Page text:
If it is working properly it should alert you as soon as you click the link to download it,as well as finding the file that you put somewhere on your pc.Try from this site and see what happens click here
AVG is not 'pants' nor is Avast. The fact that they didn't detect the file in this particular 'test' means nothing. I use NOD32 which has a very good detect rate and it didn't find it. I suspect that the test is geared towards you using Panda.
Don't worry. Both AVG and Avast are good anti-virus programs.
avg and avast are both decent programs ! it helps if you havent got any viruses on your computer before you install ! and any anti-virus software should be backed up by a firewall ! i use avast proffesional ! and it has found everything i have ever had ! it even picks up viruses that mcafee and norton dont pick up !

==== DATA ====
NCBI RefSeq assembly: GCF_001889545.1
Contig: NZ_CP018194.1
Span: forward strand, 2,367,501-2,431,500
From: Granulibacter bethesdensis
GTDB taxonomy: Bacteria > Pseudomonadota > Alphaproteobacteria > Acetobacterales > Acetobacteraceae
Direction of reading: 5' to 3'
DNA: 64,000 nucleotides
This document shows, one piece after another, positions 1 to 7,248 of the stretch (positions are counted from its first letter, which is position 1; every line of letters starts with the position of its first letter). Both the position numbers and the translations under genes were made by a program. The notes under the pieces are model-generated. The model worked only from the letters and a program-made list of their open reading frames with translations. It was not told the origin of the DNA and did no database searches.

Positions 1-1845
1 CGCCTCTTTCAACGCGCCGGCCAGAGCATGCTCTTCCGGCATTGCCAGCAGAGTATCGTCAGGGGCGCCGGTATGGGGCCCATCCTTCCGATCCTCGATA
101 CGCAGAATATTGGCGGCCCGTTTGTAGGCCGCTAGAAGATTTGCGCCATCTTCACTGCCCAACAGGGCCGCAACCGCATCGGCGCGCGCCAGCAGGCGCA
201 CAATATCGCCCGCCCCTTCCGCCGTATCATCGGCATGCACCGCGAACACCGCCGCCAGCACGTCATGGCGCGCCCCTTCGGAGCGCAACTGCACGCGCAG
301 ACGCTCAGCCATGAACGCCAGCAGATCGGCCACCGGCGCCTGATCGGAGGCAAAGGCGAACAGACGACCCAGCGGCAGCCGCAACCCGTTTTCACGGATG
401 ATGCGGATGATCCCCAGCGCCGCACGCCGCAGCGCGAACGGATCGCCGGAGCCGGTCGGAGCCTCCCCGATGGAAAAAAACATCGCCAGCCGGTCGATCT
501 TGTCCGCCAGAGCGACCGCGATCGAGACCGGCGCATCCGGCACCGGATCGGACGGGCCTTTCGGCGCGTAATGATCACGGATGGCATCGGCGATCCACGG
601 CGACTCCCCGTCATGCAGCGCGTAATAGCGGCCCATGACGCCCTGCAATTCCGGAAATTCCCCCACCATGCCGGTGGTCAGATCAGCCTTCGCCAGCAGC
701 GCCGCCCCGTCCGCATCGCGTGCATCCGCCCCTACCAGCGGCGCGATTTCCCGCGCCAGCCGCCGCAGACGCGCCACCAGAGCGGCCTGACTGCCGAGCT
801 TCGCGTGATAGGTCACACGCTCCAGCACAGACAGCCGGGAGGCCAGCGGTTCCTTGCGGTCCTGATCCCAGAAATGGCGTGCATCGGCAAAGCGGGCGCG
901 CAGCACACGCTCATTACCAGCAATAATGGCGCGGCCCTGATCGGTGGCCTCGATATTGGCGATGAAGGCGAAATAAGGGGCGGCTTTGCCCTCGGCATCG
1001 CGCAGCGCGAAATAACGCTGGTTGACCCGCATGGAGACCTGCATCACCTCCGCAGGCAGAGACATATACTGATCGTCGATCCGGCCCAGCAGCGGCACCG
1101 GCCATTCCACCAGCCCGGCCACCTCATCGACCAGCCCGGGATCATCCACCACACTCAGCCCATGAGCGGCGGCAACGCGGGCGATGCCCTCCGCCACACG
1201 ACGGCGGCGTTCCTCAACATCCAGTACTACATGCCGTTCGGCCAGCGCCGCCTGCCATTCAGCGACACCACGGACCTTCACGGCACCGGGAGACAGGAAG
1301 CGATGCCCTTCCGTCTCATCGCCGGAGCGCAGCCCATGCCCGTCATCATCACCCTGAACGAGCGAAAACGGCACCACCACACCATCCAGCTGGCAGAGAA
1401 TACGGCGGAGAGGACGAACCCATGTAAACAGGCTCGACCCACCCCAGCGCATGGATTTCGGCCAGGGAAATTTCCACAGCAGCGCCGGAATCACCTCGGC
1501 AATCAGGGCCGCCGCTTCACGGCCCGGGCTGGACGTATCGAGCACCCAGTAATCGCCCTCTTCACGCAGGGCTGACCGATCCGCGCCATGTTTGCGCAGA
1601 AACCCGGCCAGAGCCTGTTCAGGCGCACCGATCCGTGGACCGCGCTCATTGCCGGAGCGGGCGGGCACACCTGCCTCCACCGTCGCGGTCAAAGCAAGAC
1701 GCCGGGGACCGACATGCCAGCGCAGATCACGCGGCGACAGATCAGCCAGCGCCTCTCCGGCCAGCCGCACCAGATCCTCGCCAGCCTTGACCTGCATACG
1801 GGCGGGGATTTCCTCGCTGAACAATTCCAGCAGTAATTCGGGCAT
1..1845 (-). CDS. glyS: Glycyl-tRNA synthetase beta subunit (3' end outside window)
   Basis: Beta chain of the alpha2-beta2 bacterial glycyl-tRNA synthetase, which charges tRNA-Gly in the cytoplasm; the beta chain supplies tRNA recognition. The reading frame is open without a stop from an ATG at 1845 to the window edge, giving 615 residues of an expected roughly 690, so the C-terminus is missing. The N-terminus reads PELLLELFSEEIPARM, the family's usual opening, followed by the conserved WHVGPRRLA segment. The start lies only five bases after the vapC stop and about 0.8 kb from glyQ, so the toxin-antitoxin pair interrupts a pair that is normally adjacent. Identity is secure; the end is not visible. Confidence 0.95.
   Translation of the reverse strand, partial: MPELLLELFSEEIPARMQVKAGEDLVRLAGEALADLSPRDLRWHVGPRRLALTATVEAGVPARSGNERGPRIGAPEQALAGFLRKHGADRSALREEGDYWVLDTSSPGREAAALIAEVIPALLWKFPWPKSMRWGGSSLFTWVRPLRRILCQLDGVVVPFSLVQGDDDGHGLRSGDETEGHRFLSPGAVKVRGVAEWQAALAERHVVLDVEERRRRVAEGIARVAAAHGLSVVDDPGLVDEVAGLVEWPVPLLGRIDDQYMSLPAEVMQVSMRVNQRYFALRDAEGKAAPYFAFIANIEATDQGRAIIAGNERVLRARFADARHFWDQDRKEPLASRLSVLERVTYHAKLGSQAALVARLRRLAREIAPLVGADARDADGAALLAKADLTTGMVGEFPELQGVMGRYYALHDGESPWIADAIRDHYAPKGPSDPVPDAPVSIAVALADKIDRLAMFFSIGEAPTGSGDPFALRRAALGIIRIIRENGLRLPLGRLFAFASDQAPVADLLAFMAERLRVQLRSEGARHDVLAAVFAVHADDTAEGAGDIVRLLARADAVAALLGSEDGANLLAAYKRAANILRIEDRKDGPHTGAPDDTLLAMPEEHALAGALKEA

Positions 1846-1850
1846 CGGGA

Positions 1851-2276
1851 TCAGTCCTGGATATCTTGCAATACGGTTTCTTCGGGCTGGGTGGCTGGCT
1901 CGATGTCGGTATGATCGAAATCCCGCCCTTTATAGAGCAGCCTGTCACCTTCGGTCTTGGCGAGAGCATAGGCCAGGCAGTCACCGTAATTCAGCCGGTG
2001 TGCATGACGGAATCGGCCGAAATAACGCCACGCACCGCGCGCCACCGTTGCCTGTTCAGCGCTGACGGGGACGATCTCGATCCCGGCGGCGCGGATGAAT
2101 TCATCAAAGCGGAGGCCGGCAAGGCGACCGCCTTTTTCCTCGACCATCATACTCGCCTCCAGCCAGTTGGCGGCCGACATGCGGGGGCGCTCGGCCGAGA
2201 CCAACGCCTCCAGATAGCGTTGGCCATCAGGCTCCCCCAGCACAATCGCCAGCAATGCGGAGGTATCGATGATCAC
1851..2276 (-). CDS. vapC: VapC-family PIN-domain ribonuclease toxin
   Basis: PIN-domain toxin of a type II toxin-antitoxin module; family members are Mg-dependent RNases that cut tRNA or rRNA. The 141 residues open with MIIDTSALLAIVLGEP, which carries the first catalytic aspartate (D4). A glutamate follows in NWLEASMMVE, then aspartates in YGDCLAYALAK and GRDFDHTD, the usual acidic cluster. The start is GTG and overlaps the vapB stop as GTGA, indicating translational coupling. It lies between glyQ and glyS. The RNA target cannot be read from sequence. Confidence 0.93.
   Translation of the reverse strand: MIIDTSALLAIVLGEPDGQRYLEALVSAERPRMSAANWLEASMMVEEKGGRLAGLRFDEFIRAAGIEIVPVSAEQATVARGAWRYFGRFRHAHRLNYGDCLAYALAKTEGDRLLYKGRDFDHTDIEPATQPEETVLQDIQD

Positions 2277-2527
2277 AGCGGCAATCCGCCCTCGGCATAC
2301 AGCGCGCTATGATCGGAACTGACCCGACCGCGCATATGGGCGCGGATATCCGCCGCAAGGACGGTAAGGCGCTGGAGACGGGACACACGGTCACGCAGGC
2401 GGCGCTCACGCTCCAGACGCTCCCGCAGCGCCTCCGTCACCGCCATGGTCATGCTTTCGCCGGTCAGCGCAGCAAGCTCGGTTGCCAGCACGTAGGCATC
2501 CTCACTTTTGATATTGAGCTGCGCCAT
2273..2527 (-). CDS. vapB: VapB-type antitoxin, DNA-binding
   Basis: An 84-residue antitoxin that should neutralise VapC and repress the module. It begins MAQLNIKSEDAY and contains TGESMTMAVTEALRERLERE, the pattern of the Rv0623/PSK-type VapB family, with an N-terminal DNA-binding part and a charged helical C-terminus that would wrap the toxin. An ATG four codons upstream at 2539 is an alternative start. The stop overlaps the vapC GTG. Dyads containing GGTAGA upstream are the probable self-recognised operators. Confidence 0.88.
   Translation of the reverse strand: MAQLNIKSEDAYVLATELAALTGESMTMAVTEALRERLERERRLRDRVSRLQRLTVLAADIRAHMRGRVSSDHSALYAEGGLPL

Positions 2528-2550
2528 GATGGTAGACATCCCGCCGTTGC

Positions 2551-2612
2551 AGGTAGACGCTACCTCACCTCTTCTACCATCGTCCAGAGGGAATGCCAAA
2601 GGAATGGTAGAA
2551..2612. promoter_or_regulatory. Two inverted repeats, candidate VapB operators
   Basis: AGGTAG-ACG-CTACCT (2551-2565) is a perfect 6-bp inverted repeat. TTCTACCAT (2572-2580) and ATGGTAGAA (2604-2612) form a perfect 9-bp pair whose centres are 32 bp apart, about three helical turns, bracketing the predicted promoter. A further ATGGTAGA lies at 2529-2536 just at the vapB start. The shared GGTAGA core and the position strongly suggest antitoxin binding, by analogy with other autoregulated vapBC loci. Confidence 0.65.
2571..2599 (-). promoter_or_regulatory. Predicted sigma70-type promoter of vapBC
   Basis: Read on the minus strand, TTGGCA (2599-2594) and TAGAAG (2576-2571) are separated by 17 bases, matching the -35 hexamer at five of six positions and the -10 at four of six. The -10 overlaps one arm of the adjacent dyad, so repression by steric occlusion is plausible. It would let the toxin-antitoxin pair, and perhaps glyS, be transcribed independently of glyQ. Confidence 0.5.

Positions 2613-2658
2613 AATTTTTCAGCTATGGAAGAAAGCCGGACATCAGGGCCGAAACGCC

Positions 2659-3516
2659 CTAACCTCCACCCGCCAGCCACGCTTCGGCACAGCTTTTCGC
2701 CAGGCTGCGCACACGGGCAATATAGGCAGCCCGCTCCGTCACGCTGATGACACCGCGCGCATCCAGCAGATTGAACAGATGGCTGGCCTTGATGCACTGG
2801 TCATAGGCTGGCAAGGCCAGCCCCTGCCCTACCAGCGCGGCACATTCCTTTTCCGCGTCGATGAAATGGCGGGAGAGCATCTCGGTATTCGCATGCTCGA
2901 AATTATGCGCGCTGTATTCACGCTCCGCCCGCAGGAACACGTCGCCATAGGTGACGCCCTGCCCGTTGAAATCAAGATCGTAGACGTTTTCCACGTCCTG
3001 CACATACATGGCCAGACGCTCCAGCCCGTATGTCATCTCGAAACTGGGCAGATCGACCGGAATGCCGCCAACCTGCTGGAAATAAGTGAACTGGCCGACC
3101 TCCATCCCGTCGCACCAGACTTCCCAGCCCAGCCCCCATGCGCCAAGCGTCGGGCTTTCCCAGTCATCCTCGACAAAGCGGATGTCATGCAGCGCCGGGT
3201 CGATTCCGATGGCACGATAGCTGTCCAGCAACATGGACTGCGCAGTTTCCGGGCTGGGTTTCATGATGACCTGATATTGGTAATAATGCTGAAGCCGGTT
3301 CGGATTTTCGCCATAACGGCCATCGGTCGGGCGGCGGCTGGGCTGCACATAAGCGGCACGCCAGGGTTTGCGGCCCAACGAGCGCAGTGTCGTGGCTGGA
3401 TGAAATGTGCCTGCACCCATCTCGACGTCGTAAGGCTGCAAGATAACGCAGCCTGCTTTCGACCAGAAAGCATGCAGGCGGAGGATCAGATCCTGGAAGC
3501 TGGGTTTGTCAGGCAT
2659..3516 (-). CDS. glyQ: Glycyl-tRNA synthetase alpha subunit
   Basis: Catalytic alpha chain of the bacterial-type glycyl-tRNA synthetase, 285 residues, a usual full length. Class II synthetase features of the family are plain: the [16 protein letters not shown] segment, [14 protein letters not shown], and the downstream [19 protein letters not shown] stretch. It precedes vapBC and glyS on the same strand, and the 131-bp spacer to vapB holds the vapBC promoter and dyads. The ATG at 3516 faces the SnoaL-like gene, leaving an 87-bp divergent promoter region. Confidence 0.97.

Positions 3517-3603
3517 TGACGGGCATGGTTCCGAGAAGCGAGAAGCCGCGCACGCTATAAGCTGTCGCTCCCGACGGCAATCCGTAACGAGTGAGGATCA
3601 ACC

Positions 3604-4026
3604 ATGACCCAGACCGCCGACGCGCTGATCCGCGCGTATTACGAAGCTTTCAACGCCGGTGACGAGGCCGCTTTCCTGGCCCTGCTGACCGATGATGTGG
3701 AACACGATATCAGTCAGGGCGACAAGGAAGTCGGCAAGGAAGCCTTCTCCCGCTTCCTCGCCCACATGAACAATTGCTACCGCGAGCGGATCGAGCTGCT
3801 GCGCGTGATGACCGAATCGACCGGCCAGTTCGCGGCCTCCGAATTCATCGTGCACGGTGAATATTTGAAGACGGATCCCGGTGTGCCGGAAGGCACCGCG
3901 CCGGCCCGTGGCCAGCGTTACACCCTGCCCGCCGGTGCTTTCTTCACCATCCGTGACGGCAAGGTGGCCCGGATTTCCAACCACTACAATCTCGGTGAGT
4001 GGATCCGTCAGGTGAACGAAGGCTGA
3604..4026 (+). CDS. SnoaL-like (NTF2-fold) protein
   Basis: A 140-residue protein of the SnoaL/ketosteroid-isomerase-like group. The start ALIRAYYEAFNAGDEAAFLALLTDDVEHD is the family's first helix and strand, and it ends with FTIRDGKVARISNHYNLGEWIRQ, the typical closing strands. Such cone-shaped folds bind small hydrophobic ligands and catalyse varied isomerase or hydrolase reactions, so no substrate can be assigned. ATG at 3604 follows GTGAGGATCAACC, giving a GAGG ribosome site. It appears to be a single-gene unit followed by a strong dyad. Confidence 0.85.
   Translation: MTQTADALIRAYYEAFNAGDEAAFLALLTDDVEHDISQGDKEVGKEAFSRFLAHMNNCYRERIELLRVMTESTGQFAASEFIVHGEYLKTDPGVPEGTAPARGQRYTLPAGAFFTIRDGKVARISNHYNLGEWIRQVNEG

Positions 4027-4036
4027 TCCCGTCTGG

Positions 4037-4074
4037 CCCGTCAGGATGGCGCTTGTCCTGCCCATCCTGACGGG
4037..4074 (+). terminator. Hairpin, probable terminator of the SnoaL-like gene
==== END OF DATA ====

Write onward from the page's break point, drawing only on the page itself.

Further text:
EICAR is just a text file, that has been agreed upon as a file to test the response mechanisms of AV programs. (It's not a virus BTW).
AV suppliers accepted that they would detect this pattern and report a virus, so that you could:-
Check your AV program is actually operating
Check how to handle virus detections before you get a real one (and sit there wondering what should be done) - in other words you can safely practice with it.
It's entirely possible that if you use this pattern in ways unforeseen by the originators or the AV suppliers, they will fail to respond to it (it's not a virus, so why should they?).
So my take on this particular use of it is that it's a bit of a "set-up" to make you think your AV is not responding correctly.
All half-decent AV programs detect virtually all known viruses. Some are better than others (some are very poor in fact) at detecting unknown viruses that have not yet been incorporated into the virus signature lists.